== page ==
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The Armenian Weekly; Volume 74, No. 27; July 12, 2008
1. All the World is Markarian’s Stage
By Tom Vartabedian
2. Book review: ‘Defending Infinity’ Holds Mediocrity In Contempt
By Andy Turpin
3. The ARS Mother and Child Clinic in Akhourian
By Michael G. Mensoian
CONGERS, N.Y.-If all the world’s a stage, as Shakespeare once wrote, then
Dr. Herand Markarian is its protagonist, its leading player as far as the
Armenian community goes.
Over the last 50 years, his playbill has remained consummate with 25 plays
written (unmatched by any playwright), including 20 premieres, more than 40
productions directed, and over 50 roles performed.
He is to Armenian theater what Ararat is to Hayastan, a mountain of culture
and the performing arts.
Six months are spent in the homeland forging his scripts, then it’s back to
New York where they are introduced to an appreciative Armenian-American
audience, thanks to the New Jersey Hamazkayin and its band of thespians.
There’s something to be said about a group of ordinary youngsters refined
enough to portray a cast of young Armenian orphans in a show called "The
Georgetown Boys," which is being staged these days to standing ovations.
"I don’t know how to explain it," he says. "The gratitude you receive from
taking young and unseasoned actors from Hamazkayin and turning them into
performers is one of the most rewarding experiences of my life. These kids
are like my own children. When they recite and act in Armenian, it gives me
a happiness that no money can buy."
Markarian says he feels like an ironsmith who was given a chain and asked to
strengthen the loops.
"It’s not always easy to work with children," he admits. "In the end when it’s
showtime, you forget all the agonizing moments. I bring the stories home and
actually try to identify them with those of the orphans."
In Merrimack Valley, where "Georgetown Boys" made an auspicious New England
debut this past April 24th, Markarian was honored by the local Armenian
Genocide Commemorative Committee.
The tribute he received that afternoon was relative. Instead, the modest
playwright pounced off the stage and embraced the aging widow of a former
Georgetown boy who came to see the production. To her went the real homage
of this masterpiece theater.
How it started was completely ironic. Markarian was invited to give a talk
in Toronto during the 1980’s where he met Jack Aprahamian, who had just
published a collection of items related to "Georgetown Boys."
He secured a copy of the book and was moved by it. After launching the
Hamazkayin youth group in New Jersey, he started thinking of a play and it
evolved from that after many years of research, rewriting, and steady
Surrounded by his cast of 25, including educator Michael Mirakian, he passed
off the credit to his "children." Whether any of them makes it to a higher
level remains to be seen. The poise, self-esteem, and confidence becomes
self-sustaining. To Markarian, it’s a mission for his country.
A bigger picture is his commitment to preserve and perpetuate the arts as
opposed to personal gain. Though he has appeared many times on stage,
Markarian’s real passion rests behind the scenes. He would not recognize his
own ego if the two were to meet on a street in Yerevan.
"The plays are part of me," he says. "I live with every moment. I go through
the emotional state of all the characters. When I’m on stage or in the
wings-acting or directing-I become emotionally and physically involved to
the extent that I don’t want anyone to talk about anything else. This is my
world beginning to end."
Markarian feels he’s done justice to the characters whose lives he’s come to
"They deserve all the respect you and I demand," he adds. "Even when they
portray a comic character, I tell them they have no right to laugh. It
applies to villains as well."
In 1922, an ecumenical organization by the name of the Armenian Relief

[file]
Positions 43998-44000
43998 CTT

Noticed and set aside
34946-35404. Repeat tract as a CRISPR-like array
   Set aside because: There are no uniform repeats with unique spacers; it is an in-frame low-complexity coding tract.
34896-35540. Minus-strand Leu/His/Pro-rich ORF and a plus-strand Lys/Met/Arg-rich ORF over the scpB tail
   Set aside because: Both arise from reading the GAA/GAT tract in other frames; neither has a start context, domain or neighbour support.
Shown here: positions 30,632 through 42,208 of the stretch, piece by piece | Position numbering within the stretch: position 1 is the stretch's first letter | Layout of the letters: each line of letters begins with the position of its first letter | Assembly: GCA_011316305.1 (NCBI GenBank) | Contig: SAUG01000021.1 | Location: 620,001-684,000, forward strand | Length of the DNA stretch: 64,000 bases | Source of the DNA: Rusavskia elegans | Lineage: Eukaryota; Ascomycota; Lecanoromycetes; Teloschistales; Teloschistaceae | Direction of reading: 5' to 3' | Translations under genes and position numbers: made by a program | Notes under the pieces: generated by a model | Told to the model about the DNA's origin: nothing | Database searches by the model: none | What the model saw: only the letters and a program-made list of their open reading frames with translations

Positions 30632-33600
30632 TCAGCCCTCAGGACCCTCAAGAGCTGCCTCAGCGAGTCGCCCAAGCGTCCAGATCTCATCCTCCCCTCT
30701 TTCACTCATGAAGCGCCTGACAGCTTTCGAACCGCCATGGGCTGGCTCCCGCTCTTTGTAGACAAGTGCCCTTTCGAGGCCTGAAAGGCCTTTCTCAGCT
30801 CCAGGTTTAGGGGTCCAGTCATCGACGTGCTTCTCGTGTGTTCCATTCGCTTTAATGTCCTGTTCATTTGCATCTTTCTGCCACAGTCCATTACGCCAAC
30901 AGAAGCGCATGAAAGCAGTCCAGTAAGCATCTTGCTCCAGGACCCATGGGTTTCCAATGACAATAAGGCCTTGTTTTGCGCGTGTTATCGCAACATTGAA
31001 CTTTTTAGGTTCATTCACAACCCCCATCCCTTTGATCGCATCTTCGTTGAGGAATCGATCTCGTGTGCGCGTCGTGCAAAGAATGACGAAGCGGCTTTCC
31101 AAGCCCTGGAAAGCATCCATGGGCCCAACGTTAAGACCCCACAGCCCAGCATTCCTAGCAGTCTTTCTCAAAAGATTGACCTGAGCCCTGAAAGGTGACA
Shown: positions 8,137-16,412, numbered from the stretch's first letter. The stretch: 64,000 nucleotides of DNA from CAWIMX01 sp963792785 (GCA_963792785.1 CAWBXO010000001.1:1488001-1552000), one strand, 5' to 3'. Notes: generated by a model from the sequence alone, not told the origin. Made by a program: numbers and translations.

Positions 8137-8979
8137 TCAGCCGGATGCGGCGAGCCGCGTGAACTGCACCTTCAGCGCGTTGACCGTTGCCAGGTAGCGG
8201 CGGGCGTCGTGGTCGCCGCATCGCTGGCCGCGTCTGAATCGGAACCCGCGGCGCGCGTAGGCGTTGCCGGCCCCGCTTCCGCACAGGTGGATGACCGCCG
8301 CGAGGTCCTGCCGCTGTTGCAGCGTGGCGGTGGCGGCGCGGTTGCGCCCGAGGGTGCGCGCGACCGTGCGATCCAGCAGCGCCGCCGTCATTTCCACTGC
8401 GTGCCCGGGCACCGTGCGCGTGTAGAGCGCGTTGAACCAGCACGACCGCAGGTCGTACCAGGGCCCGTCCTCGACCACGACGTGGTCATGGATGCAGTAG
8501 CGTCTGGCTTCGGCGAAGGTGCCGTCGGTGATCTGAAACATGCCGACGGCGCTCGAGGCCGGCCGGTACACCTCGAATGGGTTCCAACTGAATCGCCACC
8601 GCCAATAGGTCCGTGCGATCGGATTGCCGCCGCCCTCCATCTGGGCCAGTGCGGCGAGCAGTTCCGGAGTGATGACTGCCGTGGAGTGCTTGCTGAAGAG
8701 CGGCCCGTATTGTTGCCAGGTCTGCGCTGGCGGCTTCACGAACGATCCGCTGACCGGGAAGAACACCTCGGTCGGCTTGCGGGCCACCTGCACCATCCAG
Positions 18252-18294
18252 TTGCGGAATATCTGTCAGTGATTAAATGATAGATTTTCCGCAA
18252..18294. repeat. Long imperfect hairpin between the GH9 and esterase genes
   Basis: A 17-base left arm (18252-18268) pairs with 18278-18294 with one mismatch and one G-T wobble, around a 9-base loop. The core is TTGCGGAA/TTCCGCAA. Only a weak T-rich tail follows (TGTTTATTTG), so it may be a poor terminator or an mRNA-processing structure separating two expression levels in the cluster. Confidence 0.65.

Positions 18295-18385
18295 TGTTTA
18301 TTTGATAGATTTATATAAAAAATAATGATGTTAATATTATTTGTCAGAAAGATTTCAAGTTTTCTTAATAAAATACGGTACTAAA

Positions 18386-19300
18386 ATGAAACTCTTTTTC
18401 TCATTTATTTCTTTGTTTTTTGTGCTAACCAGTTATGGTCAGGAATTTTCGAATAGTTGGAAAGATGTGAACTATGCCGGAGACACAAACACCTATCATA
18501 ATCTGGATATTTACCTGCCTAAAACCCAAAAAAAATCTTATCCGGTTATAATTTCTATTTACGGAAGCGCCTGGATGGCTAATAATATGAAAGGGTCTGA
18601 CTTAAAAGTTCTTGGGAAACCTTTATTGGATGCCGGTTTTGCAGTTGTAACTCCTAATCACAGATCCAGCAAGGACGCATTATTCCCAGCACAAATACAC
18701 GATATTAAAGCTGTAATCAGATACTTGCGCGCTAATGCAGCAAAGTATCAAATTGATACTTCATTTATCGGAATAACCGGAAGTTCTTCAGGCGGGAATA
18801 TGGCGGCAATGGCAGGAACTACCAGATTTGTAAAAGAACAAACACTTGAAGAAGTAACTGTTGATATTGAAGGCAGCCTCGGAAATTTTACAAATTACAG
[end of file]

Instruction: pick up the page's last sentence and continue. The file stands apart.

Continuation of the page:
Association of Canada had been formed. The Association worked to secure the
entry of 109 Armenian orphan boys from Middle Eastern orphanages and settle
them onto a farm. The orphans, known as the "Georgetown boys," were trained
in all aspects of farming, possessed enough farming skills, and were sent to
other farms in Ontario, thus learning to sustain themselves. Markarian found
it a delightful story line and jumped on it.
A review in one Armenian paper called it an "emotionally charged
experience," complemented by a musical score that was "extremely touching."
"It was obvious that the directing was meticulous, exacting, with
discipline, and the timing in the dialogue perfect," wrote reviewer Haikaz
Markarian grew up in Iraq where the performing arts was not a profession
people sought. His daughter Yeraz is a talented actress and singer having
been weaned in the process. She and two other Armenian women established the
a cappela group called Zulal (pristine) which has performed all over the
United States to rave reviews.
"My wife in her youth used to recite," he says. "Now she reads essays at our
cultural events. I don’t know the genetics but it’s beautiful."
Markarian majored in chemistry, ultimately receiving a doctorate. He also
holds a master’s degree in technology management. For pleasure he reads the
works of the great Greek masters.
At Armenian conventions, Markarian was every bit as good as a Johnny Carson
or some other stand-up comic. During a meeting break, he would regale the
delegates with some comic relief, which was a welcomed respite from the
mundane world of business. His Armenian tales were a howl.
He recalls as a youngster going to the movies in Iraq and mimicking the
stars. His first genuine role 52 years ago was that of a poet in Baronian’s
"The Gentlemen Beggars." It was an ARF Shant Student Association production
directed by Apraham Der Ghoogasian, a local actor with a strong baritone
voice. Soon to follow was his first directing job after moving to Baghdad.
"The influence of American movies was so great, I remember gathering some of
my friends and giving them a script I had written," he recalled. "Movie
theater operators had made a business of cutting film strips and selling
them to us frame by frame. These were the pictures of great actors. I
established my first movie theater in the town of Margil."
After arriving in America in 1962, Markarian set down to business writing
plays, his first being "Cycle" which found its way to the Diaspora Theater
Festival in Yerevan where he captured "best playwright" honors. A notable
career had been launched with numerous other accolades.